To prop up local advertisers, newspapers help small businesses sell gift cards
Gannett has rolled out a product for its local newspapers to give readers an option to buy gift cards from local businesses.
Called Support Local, the product allows readers to browse businesses in a local market offering gift cards. The businesses are sorted in alphabetical order. Nearly 10,000 businesses across the U.S. have added themselves to Support Local since Gannett first launched the product last month, and it has drawn over 1 million pageviews.
The Dallas Morning News, The Boston Globe and Newsday, a newspaper based on Long Island, N.Y., have rolled out white-labeled versions of Support Local in the past month.
For now, Gannett isn’t charging publishers or businesses to use its platform. But just as coronavirus is accelerating different trends seen across media, including ranging from remote work to live video, Source Local could help nudge more local news publishers toward a marketplace model that takes advantage of the role they play in local communities.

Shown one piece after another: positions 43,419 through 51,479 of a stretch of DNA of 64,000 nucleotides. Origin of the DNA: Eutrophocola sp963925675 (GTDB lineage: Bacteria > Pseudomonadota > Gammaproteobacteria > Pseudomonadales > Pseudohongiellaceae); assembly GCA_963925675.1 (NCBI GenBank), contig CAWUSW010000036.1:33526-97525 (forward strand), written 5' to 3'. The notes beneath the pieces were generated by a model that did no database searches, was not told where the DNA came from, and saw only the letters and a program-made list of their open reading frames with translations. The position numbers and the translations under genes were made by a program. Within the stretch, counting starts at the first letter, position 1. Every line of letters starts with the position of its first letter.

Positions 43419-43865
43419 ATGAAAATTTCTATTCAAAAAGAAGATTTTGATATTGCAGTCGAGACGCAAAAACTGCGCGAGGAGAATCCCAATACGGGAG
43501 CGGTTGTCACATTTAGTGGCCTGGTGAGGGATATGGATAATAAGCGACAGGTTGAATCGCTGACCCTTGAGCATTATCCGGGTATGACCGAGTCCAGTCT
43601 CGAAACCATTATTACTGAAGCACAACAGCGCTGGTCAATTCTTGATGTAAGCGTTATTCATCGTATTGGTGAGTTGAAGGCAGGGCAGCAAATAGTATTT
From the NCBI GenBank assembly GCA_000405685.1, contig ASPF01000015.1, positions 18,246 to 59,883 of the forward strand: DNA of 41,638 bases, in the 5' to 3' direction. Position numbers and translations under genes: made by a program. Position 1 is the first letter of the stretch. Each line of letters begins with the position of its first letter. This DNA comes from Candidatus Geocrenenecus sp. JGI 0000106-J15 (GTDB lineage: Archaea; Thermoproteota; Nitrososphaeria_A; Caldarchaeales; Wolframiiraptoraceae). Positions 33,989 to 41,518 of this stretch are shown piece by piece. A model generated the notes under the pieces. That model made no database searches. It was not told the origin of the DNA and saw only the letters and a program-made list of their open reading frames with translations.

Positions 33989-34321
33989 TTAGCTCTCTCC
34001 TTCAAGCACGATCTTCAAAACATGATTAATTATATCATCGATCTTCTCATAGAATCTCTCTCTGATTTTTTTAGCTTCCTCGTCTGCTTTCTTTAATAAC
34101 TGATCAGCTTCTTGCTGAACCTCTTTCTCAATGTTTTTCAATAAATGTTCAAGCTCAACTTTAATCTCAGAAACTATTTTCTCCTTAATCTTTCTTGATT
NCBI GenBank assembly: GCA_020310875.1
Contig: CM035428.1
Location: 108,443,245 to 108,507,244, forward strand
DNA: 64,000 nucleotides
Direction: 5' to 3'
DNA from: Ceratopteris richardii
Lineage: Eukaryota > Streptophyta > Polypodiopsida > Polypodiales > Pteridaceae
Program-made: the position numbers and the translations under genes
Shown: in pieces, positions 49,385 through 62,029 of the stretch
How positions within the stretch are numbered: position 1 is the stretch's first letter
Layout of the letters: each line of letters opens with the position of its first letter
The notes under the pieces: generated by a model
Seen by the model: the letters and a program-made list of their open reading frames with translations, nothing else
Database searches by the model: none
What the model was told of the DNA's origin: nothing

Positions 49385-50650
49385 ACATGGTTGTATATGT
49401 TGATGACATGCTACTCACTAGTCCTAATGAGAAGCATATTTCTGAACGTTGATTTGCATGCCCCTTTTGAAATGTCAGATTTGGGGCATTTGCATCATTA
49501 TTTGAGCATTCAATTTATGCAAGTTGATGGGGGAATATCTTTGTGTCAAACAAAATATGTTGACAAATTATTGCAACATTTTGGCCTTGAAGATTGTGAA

As uncertainty and disruption have rolled through the global economy, publishers have done whatever they can to make themselves useful to advertisers. Some sales leaders have replaced lunch and learns with Seamless deliveries; others have overhauled their consumer research to help CMOs understand how consumer behavior is evolving.
But while national advertisers face the prospect of a rough few months or a meager couple of fiscal quarters, the coronavirus pandemic has many small businesses facing the prospect of bankruptcy. Local newspapers are no different, however. Gannett itself is in dire straits.At the beginning of the month, it announced it was planning to cut more than $100 million in expenses through salary reductions, elimination of travel and the pause of several projects. Gannett’s stock is down 90% for the year and trades under $1.
Some, such as Newsday, have launched message boards for small businesses designed to foster communication. Others have launched platforms that connect volunteers to one another.
“We’ve started some discussions about what are some of the ways we could be helping each other,” said Fran Wills, president of the Local Media Consortium.
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